‘Sometimes the New Generation games are highly technical and you can’t work out what you’ve opened with magnetic locks and electronic puzzles.’
He added that the first tip to succeeding is good communication, with puzzles often made for multiple players – so they should share their thoughts with others.
Mr Thornton also told how teamwork is very important, and groups should ‘discuss thoughts or ideas on puzzles’.
As for tip three, he said searching is vital, saying: ‘Look everywhere and when you’ve finished looking, look again – there’s almost certainly something you’ll have missed the first time, so go back and search the whole room thoroughly.’
Finally, he told of the importance of checking, saying: ‘When adrenaline is high and there’s a clock ticking, mistakes happen. So double check all workings-out and if someone in your team says they’ve tried something, don’t believe them, go and try it again for yourself.’
His favourite rooms are Ctrl Alt Escape and The Escapement in Margate, along with ‘Loot The Lanes’ at Pier Pressure in Brighton and Tulley’s Farm in Crawley.
Asked why he enjoys them, Mr Thornton added: ‘In this day and age, everyone is so attached to our phones and electronic screens that we don’t use our brains enough.
The couple pose in fancy dress after doing the Scramm escape room in Banbury, Oxfordshire
The Thorntons, who are also both actors, are pictured at The Panic Room in Gravesend, Kent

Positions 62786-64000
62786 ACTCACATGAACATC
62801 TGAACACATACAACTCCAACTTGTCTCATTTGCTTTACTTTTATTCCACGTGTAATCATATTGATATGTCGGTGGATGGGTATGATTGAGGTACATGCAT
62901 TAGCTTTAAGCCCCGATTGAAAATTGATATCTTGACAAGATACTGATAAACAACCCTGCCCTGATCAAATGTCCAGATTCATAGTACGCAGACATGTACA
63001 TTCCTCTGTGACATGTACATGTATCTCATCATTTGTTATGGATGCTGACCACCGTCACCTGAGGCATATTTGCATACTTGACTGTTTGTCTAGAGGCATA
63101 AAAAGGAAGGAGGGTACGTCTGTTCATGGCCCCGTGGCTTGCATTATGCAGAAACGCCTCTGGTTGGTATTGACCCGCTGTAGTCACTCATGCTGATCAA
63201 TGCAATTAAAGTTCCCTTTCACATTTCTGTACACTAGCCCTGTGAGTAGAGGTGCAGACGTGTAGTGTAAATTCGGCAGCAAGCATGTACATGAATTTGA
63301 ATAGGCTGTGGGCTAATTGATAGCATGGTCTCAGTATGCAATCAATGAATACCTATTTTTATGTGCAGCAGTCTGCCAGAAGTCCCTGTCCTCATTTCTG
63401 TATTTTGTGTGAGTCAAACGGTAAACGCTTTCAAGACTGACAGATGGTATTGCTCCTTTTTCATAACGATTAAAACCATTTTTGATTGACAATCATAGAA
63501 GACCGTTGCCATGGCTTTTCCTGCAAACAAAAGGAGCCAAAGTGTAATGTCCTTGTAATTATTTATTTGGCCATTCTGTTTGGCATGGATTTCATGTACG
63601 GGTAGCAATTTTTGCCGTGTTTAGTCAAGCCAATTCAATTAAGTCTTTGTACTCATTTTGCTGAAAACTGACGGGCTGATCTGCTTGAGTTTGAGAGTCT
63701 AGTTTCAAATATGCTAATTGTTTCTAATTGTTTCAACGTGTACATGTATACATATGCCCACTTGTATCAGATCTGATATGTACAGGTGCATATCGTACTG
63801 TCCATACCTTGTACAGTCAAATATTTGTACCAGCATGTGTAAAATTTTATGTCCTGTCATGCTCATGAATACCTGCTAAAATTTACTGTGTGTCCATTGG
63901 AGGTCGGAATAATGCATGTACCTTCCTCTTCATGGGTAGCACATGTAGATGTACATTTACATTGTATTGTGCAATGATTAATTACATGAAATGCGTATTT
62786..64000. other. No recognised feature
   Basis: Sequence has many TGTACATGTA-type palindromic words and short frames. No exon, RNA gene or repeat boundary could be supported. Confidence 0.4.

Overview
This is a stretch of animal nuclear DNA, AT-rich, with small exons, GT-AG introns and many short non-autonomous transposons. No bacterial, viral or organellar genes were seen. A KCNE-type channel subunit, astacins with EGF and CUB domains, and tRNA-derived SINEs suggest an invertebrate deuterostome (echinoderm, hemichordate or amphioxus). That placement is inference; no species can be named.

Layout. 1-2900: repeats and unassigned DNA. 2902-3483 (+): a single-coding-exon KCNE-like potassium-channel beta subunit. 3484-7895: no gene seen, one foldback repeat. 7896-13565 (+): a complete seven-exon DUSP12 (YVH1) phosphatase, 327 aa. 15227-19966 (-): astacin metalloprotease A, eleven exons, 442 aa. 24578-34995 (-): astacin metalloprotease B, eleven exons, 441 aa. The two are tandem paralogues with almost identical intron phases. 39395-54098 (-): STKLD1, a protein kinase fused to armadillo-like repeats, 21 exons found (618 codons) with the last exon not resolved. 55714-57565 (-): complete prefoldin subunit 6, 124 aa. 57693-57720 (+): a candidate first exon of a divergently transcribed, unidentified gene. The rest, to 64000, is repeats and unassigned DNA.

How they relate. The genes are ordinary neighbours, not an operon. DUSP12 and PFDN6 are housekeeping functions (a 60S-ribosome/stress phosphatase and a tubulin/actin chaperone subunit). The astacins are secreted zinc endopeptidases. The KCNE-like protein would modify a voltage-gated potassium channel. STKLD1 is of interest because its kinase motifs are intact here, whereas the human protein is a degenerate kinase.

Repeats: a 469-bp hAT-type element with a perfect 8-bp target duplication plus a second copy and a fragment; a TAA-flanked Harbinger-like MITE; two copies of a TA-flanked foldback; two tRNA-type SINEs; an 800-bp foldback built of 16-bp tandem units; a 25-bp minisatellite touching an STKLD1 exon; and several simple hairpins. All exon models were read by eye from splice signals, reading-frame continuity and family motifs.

Mr Thornton (right) behind the scenes at Clue Cracker in Kent with co-owner Tom Swift
‘Playing escape games is a great way of putting your phone down and actually talking to your family or friends in the room.
How escape room video games became a reality first in Japan
Escape rooms can trace their origins back to computer games, which saw a player trapped in a room as they tried to uncover clues to get out.
One of the earliest versions was the 1988 text-based game Behind Closed Doors which saw players have to enter text commands to get out of a room.
Further graphics-based games such as Mystery of Time and Space, Viridian Room, and Myst followed – before the defining game of the genre, Crimson Room, was released in Japan in 2004.
This is considered to have inspired real-life escape rooms, which were launched in the country by Takao Kato’s company Scrap in 2007.
Players would physically play in a themed room and solve mysteries to get out within a certain time, and the games soon started to be launched across Asia before arriving in Europe.
One of the pioneering cities in Europe for the games is Budapest in Hungary, which is still a popular location for enthusiasts, before they spread to countries including Britain, France and Canada around 2013.
There are now about 1,500 escape rooms in the UK, which held the Red Bull Escape Room World Championships in Shoreditch, East London, in April.